Introducing …

Published 12:00 am Thursday, January 23, 2003

MEADVILLE &045; Some in football jerseys, some in sweat suits and some in jeans &045; a group of approximately eight boys strolled out of their seats in the Jefferson County gym last Friday during halftime of the girls’ basketball game.

No bulldog graced their attire; no letter jacket with an ‘F’ cloaked their body. There were no defining marks to decipher this was the division 7-3A leaders.

But minutes after the girls’ contest had finished, the same group of young men bolted out of the visiting locker room adorned with navy jerseys with numbers on their backs lined in gold.

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Colors that made them all Franklin County Bulldogs

&uot;There’s a lot of people out there who probably underestimated us going into the season,&uot; said Bulldog forward Josh Bradford, a part of a Franklin County (13-6, 6-2) team that has been at or near the top of 7-3A all year.

&uot;With all our success we’re just trying to squash all the naysayers.&uot;

With a 10-16 finish to last season, who can blame the rest of this tough Miss-Lou district for overlooking head coach Chris Jordan’s bunch.

But Franklin County, with two starters that had never played varsity before this season, has begun to assert itself as a team to reckon with.

Jordan’s only anxiety about the Bulldogs’ success is that it will dilute the remaining schedule, such as Tuesday’s 50-47 defeat at Crystal Springs.

The same Crystal Springs team that was winless in eight division games before the stunning upset of the Bulldogs.

&uot;We got outplayed for 32 minutes. It’s as simple as that,&uot; Jordan said. &uot;(Crystal Springs) was more intense, they stayed with their gameplan and listened to their coach.&uot;

Jordan is pulling hair out over how his team deals with its newfound achievements. He pinpointed an earlier season comfortable win over Crystal Springs as a reason for Tuesday’s loss.

Plus two starters showed up 45 minutes late for practice on Martin Luther King Day, this Monday.

&uot;If they (players) are willing to take the credit for when we win, they better be able to take the criticism,&uot; said Jordan, in his 12th year as the Bulldogs’ coach. &uot;Anytime you miss free throws and layups and throw the ball away, you lost the game on your own.&uot;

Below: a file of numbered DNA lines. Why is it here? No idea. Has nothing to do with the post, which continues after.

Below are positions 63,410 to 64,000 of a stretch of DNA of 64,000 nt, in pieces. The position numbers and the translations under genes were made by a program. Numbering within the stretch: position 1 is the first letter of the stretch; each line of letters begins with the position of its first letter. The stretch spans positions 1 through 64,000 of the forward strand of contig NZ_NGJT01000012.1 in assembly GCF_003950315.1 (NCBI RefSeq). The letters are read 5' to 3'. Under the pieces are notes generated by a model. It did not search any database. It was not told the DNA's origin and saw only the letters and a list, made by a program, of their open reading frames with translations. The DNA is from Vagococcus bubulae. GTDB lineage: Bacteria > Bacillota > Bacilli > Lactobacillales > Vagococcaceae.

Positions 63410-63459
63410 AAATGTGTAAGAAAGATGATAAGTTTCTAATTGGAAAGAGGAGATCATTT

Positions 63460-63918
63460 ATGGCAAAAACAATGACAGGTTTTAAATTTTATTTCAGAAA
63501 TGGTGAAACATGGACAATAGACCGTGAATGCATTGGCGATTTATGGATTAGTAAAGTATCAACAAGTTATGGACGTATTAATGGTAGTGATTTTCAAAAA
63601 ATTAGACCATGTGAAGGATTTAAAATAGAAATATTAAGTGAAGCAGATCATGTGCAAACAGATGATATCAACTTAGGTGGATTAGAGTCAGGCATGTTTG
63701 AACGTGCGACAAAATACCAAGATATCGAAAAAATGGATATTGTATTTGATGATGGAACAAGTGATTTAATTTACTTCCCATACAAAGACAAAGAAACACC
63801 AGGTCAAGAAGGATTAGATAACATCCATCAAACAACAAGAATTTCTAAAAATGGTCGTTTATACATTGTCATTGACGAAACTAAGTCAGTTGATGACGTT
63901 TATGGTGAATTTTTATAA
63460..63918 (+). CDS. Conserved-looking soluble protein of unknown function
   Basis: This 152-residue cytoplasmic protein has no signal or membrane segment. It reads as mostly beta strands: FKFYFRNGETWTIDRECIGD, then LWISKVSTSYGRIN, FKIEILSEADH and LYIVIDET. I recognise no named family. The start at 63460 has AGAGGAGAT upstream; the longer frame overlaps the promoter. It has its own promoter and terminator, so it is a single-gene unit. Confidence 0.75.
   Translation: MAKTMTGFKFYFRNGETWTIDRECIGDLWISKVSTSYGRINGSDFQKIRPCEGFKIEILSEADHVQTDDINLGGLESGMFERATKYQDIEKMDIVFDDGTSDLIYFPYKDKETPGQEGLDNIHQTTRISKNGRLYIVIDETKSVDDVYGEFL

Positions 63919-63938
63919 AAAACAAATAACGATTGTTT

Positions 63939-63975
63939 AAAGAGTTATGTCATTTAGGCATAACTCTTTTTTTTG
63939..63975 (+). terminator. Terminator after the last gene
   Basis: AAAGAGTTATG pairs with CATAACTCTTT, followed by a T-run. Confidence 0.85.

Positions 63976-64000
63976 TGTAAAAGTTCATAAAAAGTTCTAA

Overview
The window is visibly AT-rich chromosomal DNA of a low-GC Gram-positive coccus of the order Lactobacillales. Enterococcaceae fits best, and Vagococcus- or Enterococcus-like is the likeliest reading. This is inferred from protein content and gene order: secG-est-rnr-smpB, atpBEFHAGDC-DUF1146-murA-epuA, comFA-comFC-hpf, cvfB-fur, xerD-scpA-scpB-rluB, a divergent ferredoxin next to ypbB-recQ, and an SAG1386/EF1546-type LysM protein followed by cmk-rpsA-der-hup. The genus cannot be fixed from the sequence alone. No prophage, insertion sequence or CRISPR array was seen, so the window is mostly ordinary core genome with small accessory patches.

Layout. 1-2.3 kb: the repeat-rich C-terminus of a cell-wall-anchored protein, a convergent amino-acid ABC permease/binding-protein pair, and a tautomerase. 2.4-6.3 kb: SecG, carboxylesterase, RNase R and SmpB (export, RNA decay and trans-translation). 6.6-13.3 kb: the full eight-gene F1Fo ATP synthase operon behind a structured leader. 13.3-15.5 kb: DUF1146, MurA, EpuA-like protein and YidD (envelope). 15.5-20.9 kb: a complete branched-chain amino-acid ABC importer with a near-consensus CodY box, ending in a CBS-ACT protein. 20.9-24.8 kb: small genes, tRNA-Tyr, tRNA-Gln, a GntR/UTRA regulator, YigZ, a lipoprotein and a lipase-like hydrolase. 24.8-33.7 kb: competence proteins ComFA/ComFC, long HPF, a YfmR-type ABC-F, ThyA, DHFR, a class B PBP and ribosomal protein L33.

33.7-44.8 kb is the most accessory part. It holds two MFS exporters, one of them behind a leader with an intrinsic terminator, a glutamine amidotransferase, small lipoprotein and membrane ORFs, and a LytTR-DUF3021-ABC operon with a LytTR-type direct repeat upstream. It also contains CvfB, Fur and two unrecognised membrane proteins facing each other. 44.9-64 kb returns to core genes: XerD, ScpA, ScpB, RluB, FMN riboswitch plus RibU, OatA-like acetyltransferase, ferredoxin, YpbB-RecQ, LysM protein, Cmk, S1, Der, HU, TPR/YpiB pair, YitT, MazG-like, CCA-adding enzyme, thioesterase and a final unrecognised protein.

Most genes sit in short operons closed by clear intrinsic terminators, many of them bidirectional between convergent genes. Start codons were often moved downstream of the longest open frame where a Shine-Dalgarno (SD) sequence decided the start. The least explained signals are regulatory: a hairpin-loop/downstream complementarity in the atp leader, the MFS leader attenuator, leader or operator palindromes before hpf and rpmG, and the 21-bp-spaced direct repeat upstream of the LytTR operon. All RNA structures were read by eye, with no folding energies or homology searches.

And it is crystal clear the Franklin County players are aware of that. There is something to be said for youth being responsible for losses.

However, guard DeAndre Cameron is just a sophomore, but understands what it takes to succeed and acts as a great compliment to point Bobby Henderson.

The Bulldogs have tossed aside the fact that Cameron is two years younger than most of them.

&uot;It’s really not about me being a sophomore, but more so all of us working as a team,&uot; Cameron said. &uot;We’ve been doing that since day one. I feel like a senior because I play up to my level, just like we all do.&uot;

The signs were definitely there that this team had potential. This same group of seniors won the eighth grade division championship and played again for the title the following year.

But Jordan also has been lucky to find diamonds in the rough like post player Zack Thomas, in his first year of high school basketball.

&uot;I’m especially hard on Zack because I question how serious he approaches the game sometimes,&uot; Jordan said. &uot;He forgets where to go on certain plays.&uot;

For all his shortcomings and inexperience, though, Jordan values Thomas’ production night in and night out.

The 6-6 Thomas has developed into one of the area’s premiere big men, outscoring Jefferson County’s 6-8 Juan Wyatt, 20-13, in the Bulldogs win last Friday.

The Bulldogs have five more division games before they host the 7-3A tournament Feb. 11-14.

Franklin County’s manhood and desire will be tested in this final stretch, including the tournament.

&uot;The bottom line is you have to prepare yourselves in practice and then execute in games,&uot; Jordan said. &uot;I’m not a big believer in all that peaking stuff.&uot;

Regardless, it begs the question: can Franklin County ride this train until it reaches its destination?

No longer will the Bulldogs be able to fly under the radar screen against teams.

With a showdown with Wilkinson County set for next Tuesday, the Bulldogs have to find a remedy for any leftover road woes.

&uot;This division is so strong,&uot; Jordan said. &uot;It’s awful tough to win on the road. If you can, though, you’ve got a pretty good bunch.&uot;